(Note: to my believing friends, this post is probably one to skip. A number of people now follow my blog via email and they’re a mixed bag. For most posts I try to keep them thoughtful but sometimes I like sharing this kind of stuff that could be considered a little bit more “one sided”. I have no control over the post distribution — so I can’t selectively exclude my believing friends from the updates — sorry 🙁 ).
I’m sorry, I just have to share this, it is TOO FUNNY. (And wildly insightful about apologetics)
So recently a (probably “soon to be ex-“) gay Mormon Tyler Glenn released a very provocative and controversial music video. It’s quite strong. I’d recommend avoiding this if you don’t want to go into it. But I think it was quite thought-provoking.
The video can be viewed here: http://www.rollingstone.com/music/news/watch-neon-trees-tyler-glenn-slam-mormon-church-in-new-solo-video-20160429
In any case, suffice it to say it contains a number of elements that would be considered offensive to believing Mormons.
However, that’s not the funny thing I wanted to share.
Basically, after the video was released, naturally a lot of believing members started being offended by the content, thereupon this EXCELLENT and hilarious piece of “FAIR apologetics for the new Tyler Glenn music video” came out on the ex-Mormon subreddit.
“I’ve seen all manner of TBM fans on Facebook making wild assumptions and choosing to be offended about what they presume is going on in the music video for Tyler Glenn’s new music video, “Trash.” All of these baseless claims and trumped-up charges can be easily dismissed by viewing the video with a critical eye and taking the problematic aspects in the proper context.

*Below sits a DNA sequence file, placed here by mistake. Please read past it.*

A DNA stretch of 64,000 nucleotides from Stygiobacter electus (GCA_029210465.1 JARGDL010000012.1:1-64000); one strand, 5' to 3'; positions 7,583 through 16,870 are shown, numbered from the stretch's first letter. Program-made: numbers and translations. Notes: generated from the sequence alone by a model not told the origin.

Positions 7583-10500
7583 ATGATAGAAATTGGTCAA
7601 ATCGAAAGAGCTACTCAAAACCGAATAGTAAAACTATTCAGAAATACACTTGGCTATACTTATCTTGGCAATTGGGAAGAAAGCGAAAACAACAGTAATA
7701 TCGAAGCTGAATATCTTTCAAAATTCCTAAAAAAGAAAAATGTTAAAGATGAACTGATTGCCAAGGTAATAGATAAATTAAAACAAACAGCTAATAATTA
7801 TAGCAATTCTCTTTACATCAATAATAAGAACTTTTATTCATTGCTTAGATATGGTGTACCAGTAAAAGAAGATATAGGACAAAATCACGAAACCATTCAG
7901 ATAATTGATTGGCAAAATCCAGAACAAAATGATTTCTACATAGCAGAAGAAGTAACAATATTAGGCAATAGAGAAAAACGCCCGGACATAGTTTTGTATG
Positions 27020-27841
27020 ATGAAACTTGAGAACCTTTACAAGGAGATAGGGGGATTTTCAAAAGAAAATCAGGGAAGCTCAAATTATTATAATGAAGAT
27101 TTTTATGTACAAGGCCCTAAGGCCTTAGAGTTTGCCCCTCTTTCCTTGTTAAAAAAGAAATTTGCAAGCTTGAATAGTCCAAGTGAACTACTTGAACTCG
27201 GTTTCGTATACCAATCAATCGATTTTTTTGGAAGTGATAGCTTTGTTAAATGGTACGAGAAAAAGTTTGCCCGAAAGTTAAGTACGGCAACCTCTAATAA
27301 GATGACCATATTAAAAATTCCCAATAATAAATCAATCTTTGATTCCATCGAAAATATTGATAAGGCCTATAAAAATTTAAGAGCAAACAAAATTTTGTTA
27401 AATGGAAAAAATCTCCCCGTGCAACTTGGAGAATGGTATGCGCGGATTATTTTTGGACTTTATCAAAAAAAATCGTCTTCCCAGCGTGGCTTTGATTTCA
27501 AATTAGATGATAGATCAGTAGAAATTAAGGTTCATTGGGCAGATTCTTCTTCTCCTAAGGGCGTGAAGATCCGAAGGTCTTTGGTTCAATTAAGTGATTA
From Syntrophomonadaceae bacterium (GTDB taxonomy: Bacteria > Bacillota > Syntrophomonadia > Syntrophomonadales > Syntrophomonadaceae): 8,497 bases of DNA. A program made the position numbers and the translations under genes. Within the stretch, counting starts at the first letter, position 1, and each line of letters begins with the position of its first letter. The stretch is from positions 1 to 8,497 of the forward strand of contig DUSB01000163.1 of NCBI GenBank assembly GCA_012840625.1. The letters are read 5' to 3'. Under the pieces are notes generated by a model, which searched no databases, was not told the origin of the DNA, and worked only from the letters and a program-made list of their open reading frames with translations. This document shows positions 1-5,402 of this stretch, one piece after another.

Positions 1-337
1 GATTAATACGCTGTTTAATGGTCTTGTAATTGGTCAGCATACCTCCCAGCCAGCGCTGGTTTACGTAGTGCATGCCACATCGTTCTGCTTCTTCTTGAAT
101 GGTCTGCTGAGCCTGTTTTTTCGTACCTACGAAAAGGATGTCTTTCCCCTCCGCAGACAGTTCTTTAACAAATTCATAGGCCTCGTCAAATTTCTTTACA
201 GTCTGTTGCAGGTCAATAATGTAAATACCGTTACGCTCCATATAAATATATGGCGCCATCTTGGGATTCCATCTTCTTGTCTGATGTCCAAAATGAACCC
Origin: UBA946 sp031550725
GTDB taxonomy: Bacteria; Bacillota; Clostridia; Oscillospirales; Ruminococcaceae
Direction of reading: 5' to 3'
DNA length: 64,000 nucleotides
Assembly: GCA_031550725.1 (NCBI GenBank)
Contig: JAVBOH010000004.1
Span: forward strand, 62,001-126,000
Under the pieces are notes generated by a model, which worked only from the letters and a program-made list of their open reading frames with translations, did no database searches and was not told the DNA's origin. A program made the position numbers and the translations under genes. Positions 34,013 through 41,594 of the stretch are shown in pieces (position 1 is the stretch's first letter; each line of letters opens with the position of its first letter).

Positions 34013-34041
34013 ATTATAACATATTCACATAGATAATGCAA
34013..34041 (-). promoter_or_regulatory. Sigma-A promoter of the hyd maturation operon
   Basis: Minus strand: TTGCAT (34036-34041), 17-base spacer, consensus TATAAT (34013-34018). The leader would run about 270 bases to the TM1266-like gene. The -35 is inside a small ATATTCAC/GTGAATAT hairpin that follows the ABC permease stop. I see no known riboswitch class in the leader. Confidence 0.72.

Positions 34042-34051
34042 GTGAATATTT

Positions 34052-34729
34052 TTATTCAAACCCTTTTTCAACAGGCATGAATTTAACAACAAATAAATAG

Drinking from a liquor bottle: Many detractors have accused Tyler of violating the Word of Wisdom at the beginning of the video. However, there is no way to know conclusively what was contained in the bottle he swigged from. We do not have the original bottle for scientific testing, and so will never know for certain what he drank. Many scholars have shown that videos shot during this time period often used other prop liquids in place of actual alcoholic beverages, and so we can dismiss these issues outright.
Spitting on a picture of Joseph Smith: While the portraits shown in the video admittedly resemble known paintings of the Prophet Joseph, the faces of the paintings’ subjects are obscured from view. Without a view of the entire picture and a greater understanding of the process by which the paintings arrived in the video, we cannot certainly conclude who was meant to be represented. Several unnamed witnesses gave varying (and contradictory) accounts of the subject’s face before it was painted over, so we can safely assume it was not Joseph Smith.
Temple tokens demonstrated on camera: Anti-Tyler critics claim that he demonstrates sacred temple tokens in the video, which is a gross misrepresentation. Only 2-3 hand positions were shown on camera, which means we have no way of knowing that any other tokens were included or executed correctly. In fact, the hand movements shown were done by one person to himself, using both his right and left hands, which specific actions do not correspond to any portion of the endowment ritual. These motions are therefore substantively different from any temple tokens, and are of no further concern.
Pages flying around in elevator: Baseless speculations claim that these pages represent either: the lost 116 pages, pages of a ripped up Book of Mormon, pages of a Church Handbook of Instructions, or a copy of the CES Letter. All of these claims can be separately discredited, but the sheer variety of theories demonstrates that no one can be certain of these pages, their contents, or their meaning. This issue is completely unrelated to one’s salvation and the simple, beautiful messages of the music.
Give Brother Tyler a break!”
Ah, sweet brilliant reverse-apologetics irony.